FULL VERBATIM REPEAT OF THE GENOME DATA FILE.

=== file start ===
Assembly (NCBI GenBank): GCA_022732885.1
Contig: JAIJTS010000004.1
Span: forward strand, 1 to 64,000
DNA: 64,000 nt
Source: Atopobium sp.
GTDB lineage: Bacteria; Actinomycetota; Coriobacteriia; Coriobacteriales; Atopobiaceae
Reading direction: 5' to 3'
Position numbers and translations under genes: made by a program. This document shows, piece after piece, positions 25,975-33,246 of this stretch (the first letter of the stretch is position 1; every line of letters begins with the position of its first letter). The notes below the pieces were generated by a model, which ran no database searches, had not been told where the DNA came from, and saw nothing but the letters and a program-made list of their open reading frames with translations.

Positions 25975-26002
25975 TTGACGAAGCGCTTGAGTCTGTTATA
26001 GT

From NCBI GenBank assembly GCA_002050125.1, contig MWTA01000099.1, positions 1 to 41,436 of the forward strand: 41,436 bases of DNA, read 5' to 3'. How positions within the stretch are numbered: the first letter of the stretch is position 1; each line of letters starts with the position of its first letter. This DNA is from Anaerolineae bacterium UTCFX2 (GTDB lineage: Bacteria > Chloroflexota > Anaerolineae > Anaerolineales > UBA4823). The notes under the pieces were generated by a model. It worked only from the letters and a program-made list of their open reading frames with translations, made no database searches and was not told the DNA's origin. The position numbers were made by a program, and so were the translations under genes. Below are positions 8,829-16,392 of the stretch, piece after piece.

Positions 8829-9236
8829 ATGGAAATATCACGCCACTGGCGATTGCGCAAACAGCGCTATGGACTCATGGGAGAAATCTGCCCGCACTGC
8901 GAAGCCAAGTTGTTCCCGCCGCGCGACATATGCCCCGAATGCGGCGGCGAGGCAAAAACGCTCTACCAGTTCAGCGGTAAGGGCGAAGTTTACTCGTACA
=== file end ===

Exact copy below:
Assembly (NCBI GenBank): GCA_022732885.1
Contig: JAIJTS010000004.1
Span: forward strand, 1 to 64,000
DNA: 64,000 nt
Source: Atopobium sp.
GTDB lineage: Bacteria; Actinomycetota; Coriobacteriia; Coriobacteriales; Atopobiaceae
Reading direction: 5' to 3'
Position numbers and translations under genes: made by a program. This document shows, piece after piece, positions 25,975-33,246 of this stretch (the first letter of the stretch is position 1; every line of letters begins with the position of its first letter). The notes below the pieces were generated by a model, which ran no database searches, had not been told where the DNA came from, and saw nothing but the letters and a program-made list of their open reading frames with translations.

Positions 25975-26002
25975 TTGACGAAGCGCTTGAGTCTGTTATA
26001 GT

From NCBI GenBank assembly GCA_002050125.1, contig MWTA01000099.1, positions 1 to 41,436 of the forward strand: 41,436 bases of DNA, read 5' to 3'. How positions within the stretch are numbered: the first letter of the stretch is position 1; each line of letters starts with the position of its first letter. This DNA is from Anaerolineae bacterium UTCFX2 (GTDB lineage: Bacteria > Chloroflexota > Anaerolineae > Anaerolineales > UBA4823). The notes under the pieces were generated by a model. It worked only from the letters and a program-made list of their open reading frames with translations, made no database searches and was not told the DNA's origin. The position numbers were made by a program, and so were the translations under genes. Below are positions 8,829-16,392 of the stretch, piece after piece.

Positions 8829-9236
8829 ATGGAAATATCACGCCACTGGCGATTGCGCAAACAGCGCTATGGACTCATGGGAGAAATCTGCCCGCACTGC
8901 GAAGCCAAGTTGTTCCCGCCGCGCGACATATGCCCCGAATGCGGCGGCGAGGCAAAAACGCTCTACCAGTTCAGCGGTAAGGGCGAAGTTTACTCGTACA